its actually pretty free form... as i only do 1-on-1 classes currently, i cater each class to the needs and skill level of each individual. Usually, before the class, we talk about what goals you have from the class and come up with a reasonable plan of how to approach that. I try to give my clients/students as much hands on experience as possible and i pause to explain key points or correct mistakes. Classes are split into two hour chunks. For beginners, i generally recommend a 4-hour intensive, and i've had great success at getting people to be able to functionally sharpen double bevel knives within that time (i.e. good angle consistency, being able to adjust for the tip, understanding what you are trying to acheive by sharpening, what different stones do, how different angles work, what type of edge you may want for a specific task, etc.). If you would like to talk more about this or if you have any other questions, feel free to either shoot me an e-mail (jon at japaneseknifeimports dot com) or call me at the store (310)399-0300
for sure... i would love to have you guys out here... the farthest i've had someone travel from for a sharpening class so far was from northern california (i think)
I've also been thinking about starting a weekly sharpening demo night... maybe wednesday or sunday. Every time i think about group classes, i just dont think i can give enough one-on-one time to teach what i want to teach. I think if i ever did group classes, about 4 people would be my limit.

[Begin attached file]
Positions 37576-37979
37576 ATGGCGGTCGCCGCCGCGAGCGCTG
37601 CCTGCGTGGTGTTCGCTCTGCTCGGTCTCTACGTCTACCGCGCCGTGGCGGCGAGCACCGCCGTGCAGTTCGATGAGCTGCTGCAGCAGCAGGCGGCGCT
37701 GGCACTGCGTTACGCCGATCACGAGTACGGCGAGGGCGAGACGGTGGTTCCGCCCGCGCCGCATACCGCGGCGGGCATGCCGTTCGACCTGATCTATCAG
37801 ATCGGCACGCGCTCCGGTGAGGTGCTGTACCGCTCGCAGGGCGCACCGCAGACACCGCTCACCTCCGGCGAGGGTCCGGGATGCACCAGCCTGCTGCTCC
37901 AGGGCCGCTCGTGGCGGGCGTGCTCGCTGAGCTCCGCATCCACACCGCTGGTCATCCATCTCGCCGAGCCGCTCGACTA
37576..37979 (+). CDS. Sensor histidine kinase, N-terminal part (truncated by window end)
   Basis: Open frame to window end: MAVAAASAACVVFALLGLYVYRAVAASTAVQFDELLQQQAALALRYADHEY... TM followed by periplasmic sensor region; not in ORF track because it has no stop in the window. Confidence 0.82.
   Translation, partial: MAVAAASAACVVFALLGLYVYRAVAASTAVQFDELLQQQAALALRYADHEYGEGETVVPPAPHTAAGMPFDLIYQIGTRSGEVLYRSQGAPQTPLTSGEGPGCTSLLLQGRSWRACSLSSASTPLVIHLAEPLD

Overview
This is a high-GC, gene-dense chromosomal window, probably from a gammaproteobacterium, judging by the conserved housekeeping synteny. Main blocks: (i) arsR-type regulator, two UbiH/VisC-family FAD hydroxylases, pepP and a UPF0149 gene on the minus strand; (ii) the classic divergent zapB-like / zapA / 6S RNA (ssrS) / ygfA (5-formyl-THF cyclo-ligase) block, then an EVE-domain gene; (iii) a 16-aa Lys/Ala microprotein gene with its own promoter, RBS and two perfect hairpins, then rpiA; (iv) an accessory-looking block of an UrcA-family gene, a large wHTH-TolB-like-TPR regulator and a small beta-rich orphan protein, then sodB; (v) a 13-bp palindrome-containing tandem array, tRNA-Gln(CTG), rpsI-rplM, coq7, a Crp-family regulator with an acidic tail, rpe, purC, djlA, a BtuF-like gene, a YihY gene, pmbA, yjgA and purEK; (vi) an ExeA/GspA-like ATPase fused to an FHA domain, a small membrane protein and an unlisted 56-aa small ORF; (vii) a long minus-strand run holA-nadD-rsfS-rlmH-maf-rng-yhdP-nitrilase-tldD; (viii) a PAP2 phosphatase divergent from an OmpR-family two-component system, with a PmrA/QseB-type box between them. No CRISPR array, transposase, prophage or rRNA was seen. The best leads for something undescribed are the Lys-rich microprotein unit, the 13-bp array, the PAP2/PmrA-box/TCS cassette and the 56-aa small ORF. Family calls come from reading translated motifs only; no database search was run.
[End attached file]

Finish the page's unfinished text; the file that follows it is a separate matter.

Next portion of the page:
Just an fyi, I've seen Jon give part of a couple of these classes. I have to say, I thought Jon was surprisingly patient and thoughtful in his approach to instruction. If you have trouble sharpening, don't want to deal with learning from videos, etc., or just want to take your sharpening to the next level, it is worth the expense. I seriously wouldn't say it if I didn't mean it.
no joke, i got about 1/2 way through and realized i hadnt taken a before pic. Its the third time this week i've done a major repair and forgot to take pictures. I get so excited about the sharpening challenge that i space out on everything else. It was really bad though. The shinogi line and edge were converging lines and the bevel width near the tip was only about 3mm or so. The birds beak was about 6-7mm in depth (as in if the edge were suppossed to be in one place, the deepest part in the curve on the birds beak was about 6-7mm back from there. The shinogi line was wavy beyone variations of 2-3mm. The knife started off at about 280mm or so today (was 300mm brand new) and is now about 250mm (and i removed as little as possible).